Reality check for Shattering class

There was never any doubt about what the first matter for discussion was going to be

 “I think it is a wake-up call, Taoiseach” said Micheál Martin. 
“There is nothing more important in our country than the children of the nation” replied Enda
describing the programme as “a shocking expose”
.

“I think it is a wake-up call, Taoiseach” said Micheál Martin. “There is nothing more important in our country than the children of the nation” replied Enda describing the programme as “a shocking expose” .

Thu, May 30, 2013, 01:00

How to silence the Dáil’s Shattering class?

Inject a shot of reality.

The giddiness that goes with the hunt for a ministerial scalp (no matter how optimistic that might be) has infected the political and media ranks in Leinster House for the last couple of weeks.

Shattergate offered a grand whiff of conspiracy, along with a tempting chance to see if an aloof Government Minister could be forced from hauteur to humble pie because he just couldn’t resist scoring a cheap point off a political rival.

Thankfully, a Fianna Fáil motion of no confidence in Alan Shatter was due to conclude last night. So the chamber remained Shatterproof for Leaders’ Questions yesterday morning.

The chamber filled up quicker than usual because the authorities had widened the doorway so the Minister for Justice could get his head through it after he had heaped much praise on himself when contributing to the debate and apologising to Mick Wallace for telling tales about him.

Alan takes lots of sugar with his humble pie. It’s the only way he can stomach it.

He wasn’t around for Leaders’ Questions when the story of how he might or might not have been obnoxious to a young garda who had the temerity to ask him to exhale into a breathalyser device seemed trivial in the general scheme of things.

There was never any doubt about what the first matter for discussion was going to be. After the previous night’s airing of the Prime Time investigation into the standard of care in creches, the wellbeing of little children was bound to feature.


‘Wake-up call’
The Fianna Fáil and the Sinn Féin leaders both addressed the issues raised in the documentary. “I think it is a wake-up call, Taoiseach” said Micheál Martin.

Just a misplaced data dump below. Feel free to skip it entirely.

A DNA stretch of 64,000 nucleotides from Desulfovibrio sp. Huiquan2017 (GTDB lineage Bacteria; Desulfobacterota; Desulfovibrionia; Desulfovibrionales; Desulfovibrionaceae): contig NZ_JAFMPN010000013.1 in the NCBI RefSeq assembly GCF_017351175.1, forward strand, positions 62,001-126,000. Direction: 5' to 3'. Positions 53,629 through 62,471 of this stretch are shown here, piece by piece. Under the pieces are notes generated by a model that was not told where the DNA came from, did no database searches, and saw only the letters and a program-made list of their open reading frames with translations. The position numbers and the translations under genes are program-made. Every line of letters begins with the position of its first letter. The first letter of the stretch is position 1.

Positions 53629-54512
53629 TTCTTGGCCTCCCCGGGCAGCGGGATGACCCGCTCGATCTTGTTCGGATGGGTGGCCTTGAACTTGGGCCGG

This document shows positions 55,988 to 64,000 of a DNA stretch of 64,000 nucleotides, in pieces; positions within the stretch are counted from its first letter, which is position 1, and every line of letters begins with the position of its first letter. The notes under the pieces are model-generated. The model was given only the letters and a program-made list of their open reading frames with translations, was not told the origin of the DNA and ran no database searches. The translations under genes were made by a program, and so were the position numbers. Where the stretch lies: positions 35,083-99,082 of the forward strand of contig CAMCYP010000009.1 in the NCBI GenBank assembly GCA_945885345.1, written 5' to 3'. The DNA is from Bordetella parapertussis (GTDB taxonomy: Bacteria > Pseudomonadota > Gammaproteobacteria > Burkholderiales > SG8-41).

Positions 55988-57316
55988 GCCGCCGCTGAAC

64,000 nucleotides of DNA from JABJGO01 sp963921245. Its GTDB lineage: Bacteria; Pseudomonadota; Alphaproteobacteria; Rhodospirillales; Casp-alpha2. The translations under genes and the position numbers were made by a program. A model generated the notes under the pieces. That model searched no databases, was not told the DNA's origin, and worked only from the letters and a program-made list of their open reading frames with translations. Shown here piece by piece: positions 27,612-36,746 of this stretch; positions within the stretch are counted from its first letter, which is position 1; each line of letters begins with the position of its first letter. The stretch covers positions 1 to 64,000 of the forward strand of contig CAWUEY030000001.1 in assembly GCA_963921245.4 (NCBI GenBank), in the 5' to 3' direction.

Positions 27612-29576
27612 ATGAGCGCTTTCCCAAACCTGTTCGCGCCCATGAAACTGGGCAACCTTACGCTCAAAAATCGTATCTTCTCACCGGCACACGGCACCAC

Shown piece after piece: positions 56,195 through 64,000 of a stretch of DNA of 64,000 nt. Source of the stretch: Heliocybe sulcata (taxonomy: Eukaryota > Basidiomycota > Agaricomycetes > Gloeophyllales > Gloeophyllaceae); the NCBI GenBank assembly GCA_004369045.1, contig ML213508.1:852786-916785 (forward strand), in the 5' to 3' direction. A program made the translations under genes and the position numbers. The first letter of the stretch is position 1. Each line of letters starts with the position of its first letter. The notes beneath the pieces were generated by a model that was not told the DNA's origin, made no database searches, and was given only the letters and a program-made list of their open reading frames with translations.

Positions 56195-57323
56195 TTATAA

“There is nothing more important in our country than the children of the nation” replied Enda.

There will have been a lot of worried parents leaving their children into creches yesterday. The Taoiseach wasn’t exactly comforting.

“God knows what has happened in other locations,” he shuddered.

Gerry Adams was as perturbed as Enda and Micheál. “On behalf of Sinn Féin, I also offer support,” he began, citing his party’s long history of working with the government on children’s rights’ issues.

Questions were asked about when legislation relating to child services will be enacted. The Taoiseach assured the party leaders that it would be brought in as soon as possible and appealed for their support.

Absolutely, said the other two. You can count on us.

Enda thanked them and accepted their offer of co-operation.

This was one of those times when everyone sang off the same hymn sheet. A non-confrontational instalment of Leaders’ Questions.

For the children.

As Enda and Micheál and Gerry pledged to do everything they can to cherish the little ones, there was a low hum of conversation in the chamber. Mumble, mumble, mumble.

Because who doesn’t cherish the children? So they let the principal characters get on with it, burnishing their outrage, because it’s only right.

But the mumble, mumble, mumble rising from quite a lot of the lads was off-putting.

Then John Halligan of the Technical Group got to his feet. Was he going to make it a hat-trick for RTÉ’s documentary? He pitched his piece into the background chatter. Strongly and clearly.

“With us in the gallery today are Mr Tom Curran, the partner of Ms Marie Fleming, and Ms Fleming’s daughter, Corrinna, along with some friends. I gave the Taoiseach notice of this question because I know the issue is controversial and delicate, although we can be reflective,” he began.

The TDs stopped talking. One or two turned to ask colleagues if they were thinking of the right woman.

Yes. That Marie Fleming.

Oh.

That Marie Fleming.

And from then on, there wasn’t a sound. John Halligan addressed a silent chamber about the terminally ill woman who lost a Supreme Court appeal for the right to have an assisted suicide.

“Taoiseach. Marie Fleming still wants the right to die,” said Halligan.

Enda looked uncomfortable. But he wasn’t alone. It felt as if deputies were holding their breath while the Waterford TD starkly outlined Fleming’s situation. She was too sick to attend the Dáil. Her family looked on from the gallery.

“All of us have a right to a dignified life . . . but we also have the right to a dignified death,” said Halligan.

The Taoiseach had pages of typed notes in front of him.

He spoke of life and of death, compassion and love.

The Supreme Court, Halligan noted, had left the door open to legislate.

For all the Taoiseach’s heartfelt words it was only a matter of time before Enda reached for the Constitution.

“I understand the grief of this extraordinary woman and the commitment of her partner and family, but it is not open to me to give you the commitment you seek.”

Above in the gallery, the small group looked dismayed, but not terribly surprised.

The Taoiseach, in a chamber full of legislators, didn’t think he had the power to pass a law.

When Leaders’ Questions ended, you could sense the relief in the chamber.

And everyone returned to the usual knockabout.

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